Dan Rather Reflects on Career: a 'Very Lucky’ Reporter Who Still Bears ‘Scars’
Drawing from his experiences with everything from 1950s radio to a 21st century news production company, veteran journalist Dan Rather recently shared tales from his lengthy and illustrious career in the LBJ Presidential Library auditorium.
“This was billed to you as a lecture, and I'm not going to say there was fraud involved,” Rather said. “Among other things I am not a lecturer; I am a story hunter, a story breaker and a storyteller, so I hope you will take my remarks in that spirit.”
He briefly addressed the current political landscape, citing the “withering attack” of a “truly independent press” among the issues facing journalism and the country today.
”The damage being done is not only to our reputation as journalists, but much more importantly it is a direct threat to the sustainability of our republic,” Rather said. “I wish I could say I had some great wisdom to lay on you about where we are in the world at the moment, how to cope with the geopolitical challenges we have, to say nothing of the perilous period we are going through as a country.”
The current relationship between the White House and the media is unlike anything America has seen in the past, Rather said.
“I do think that in present circumstances we've moved into a whole new era about what a president says, what's ‘normal’ for a president to say, what’s acceptable for a president to say,” Rather said.
Rather would know. He’s covered his fair share of presidential and political speech throughout his distinguished career. It all began in local radio before he joined CBS in 1961 as a reporter. He is now founder and CEO of the independent production company News and Guts.
“What you have here, folks is a reporter who got lucky, very lucky,” Rather said. “As one who dreamed since he was a young boy of being a reporter, and has lived to become one, and will remain one with undreamed opportunities and rewards far beyond anything I deserve, that I am much aware that I stand here with scars and still-opened wounds, many of those wounds self-inflicted.”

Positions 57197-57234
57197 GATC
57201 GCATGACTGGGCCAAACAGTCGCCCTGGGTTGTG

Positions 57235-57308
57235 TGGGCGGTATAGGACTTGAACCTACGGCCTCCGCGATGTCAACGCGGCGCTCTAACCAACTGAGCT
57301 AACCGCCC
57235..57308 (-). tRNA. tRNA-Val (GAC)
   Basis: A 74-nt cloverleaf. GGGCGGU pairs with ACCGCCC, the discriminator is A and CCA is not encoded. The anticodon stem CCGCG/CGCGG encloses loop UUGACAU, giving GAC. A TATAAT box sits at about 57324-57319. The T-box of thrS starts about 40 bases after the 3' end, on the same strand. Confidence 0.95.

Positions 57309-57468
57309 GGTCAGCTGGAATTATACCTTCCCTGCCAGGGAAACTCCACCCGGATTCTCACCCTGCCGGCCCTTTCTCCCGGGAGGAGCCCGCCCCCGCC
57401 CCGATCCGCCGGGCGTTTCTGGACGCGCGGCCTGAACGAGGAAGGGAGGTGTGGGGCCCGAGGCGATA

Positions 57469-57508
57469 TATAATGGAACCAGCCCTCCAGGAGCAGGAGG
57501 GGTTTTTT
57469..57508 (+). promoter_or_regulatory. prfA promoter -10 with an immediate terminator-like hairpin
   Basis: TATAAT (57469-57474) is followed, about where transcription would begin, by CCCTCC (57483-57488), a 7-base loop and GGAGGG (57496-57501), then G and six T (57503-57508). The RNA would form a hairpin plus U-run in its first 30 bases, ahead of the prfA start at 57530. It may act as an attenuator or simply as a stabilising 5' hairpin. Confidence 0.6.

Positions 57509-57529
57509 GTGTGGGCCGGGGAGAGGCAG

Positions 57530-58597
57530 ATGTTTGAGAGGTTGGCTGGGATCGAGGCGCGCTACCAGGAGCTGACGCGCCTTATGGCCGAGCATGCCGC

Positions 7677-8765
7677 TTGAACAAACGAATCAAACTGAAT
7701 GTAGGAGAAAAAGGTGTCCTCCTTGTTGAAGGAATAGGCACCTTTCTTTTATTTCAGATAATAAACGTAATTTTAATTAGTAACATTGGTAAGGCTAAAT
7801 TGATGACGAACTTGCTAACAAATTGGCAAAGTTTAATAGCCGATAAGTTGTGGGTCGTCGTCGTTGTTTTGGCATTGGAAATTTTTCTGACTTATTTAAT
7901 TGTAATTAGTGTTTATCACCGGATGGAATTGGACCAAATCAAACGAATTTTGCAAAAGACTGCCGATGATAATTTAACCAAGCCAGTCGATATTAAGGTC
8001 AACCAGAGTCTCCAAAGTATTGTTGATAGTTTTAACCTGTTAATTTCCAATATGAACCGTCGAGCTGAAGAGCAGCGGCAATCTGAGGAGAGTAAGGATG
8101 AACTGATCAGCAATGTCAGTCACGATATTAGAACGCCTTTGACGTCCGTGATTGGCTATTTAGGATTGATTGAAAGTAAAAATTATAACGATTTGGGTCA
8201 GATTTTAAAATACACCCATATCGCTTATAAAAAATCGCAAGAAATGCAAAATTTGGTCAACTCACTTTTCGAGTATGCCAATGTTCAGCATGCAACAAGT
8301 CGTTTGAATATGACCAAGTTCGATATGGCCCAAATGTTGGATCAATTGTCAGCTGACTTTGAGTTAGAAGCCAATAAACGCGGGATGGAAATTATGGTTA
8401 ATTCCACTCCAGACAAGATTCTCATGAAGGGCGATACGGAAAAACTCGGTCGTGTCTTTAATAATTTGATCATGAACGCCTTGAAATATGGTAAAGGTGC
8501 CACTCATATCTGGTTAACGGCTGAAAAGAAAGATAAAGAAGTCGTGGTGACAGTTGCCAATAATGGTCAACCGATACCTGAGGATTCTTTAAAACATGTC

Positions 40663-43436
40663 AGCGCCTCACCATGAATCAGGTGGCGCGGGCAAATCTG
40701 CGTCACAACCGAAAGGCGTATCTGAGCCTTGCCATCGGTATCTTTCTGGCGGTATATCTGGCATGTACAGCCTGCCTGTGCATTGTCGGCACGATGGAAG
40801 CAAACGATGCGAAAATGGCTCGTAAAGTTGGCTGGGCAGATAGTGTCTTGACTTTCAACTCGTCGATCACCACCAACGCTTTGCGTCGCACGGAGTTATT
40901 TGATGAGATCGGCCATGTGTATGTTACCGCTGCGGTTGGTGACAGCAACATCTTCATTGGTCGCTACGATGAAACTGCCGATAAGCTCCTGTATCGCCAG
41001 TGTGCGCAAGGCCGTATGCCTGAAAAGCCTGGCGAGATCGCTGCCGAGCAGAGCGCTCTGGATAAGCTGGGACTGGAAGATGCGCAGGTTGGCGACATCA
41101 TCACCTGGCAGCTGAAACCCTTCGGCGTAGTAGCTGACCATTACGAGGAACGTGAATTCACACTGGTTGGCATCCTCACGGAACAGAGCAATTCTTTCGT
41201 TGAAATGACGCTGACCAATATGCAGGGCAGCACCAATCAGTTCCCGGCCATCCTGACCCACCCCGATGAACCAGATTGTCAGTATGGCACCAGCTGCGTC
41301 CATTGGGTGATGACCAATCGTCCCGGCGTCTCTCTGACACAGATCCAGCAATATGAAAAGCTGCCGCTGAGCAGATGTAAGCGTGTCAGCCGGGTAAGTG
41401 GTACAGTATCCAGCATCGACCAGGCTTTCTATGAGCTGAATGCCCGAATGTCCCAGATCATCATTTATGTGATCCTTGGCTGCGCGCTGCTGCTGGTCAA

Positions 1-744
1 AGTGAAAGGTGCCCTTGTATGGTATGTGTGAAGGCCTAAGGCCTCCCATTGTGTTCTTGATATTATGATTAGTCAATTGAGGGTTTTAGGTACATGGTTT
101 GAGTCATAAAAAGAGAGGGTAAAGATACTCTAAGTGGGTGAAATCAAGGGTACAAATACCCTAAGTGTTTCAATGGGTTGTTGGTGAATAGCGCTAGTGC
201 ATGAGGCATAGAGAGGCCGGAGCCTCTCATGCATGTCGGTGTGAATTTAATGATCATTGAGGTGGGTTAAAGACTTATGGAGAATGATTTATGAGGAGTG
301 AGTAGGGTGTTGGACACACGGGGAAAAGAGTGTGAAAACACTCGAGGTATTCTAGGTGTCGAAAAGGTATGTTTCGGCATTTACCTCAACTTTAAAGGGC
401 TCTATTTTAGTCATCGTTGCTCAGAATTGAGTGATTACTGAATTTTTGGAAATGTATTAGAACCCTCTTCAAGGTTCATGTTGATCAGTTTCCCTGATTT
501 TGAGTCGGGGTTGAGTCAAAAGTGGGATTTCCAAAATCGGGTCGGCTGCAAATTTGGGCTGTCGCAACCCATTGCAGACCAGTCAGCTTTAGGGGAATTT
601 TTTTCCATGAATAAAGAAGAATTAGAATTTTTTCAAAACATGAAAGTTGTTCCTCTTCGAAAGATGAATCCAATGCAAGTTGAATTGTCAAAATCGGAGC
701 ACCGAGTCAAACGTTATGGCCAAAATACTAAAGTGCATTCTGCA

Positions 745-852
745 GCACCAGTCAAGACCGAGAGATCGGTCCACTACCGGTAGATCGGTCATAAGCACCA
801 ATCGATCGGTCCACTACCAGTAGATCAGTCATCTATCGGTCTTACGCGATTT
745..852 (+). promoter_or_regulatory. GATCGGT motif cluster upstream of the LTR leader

His controversial report on George W. Bush’s Texas Air National Guard service in 2004 was highly publicized and led to his notorious resignation as anchor of CBS Evening News.
“From a professional lifetime of being on the line and being in the journalistic trenches, I've had my successes but I've also had my failures and made my mistakes -- have I ever,” Rather said. “Please know that I stand before you with humility, for I do know I have a lot to be humbled about.”
Rather was invited to speak as part of the annual Liz Carpenter lecture series, which is hosted by the Plan II Honors program. Carpenter served as press secretary for Lady Bird Johnson, a role which brought her in close proximity to then-CBS White House correspondent Rather, and the two began what would ultimately be a 40-year friendship.
“It is an honor to be here with something in memory of my friend Liz Carpenter, who was so wonderful to me when I first came to Washington,” Rather said.
Ultimately, Rather lauded the fortitude of the press in combating general public mistrust and declining ratings.
“What heartens me at the moment, is that given the unprecedented challenges of today, reporters and the best of our journalistic institutions are rising and refusing to bend, much less break,” Rather said. ”Imagine where we’d be in this moment in history without a free press. A free, fiercely independent press is the red beating heart of democracy and freedom.”
Photographs © Matt Valentine 2017.
Freshman Journalism Major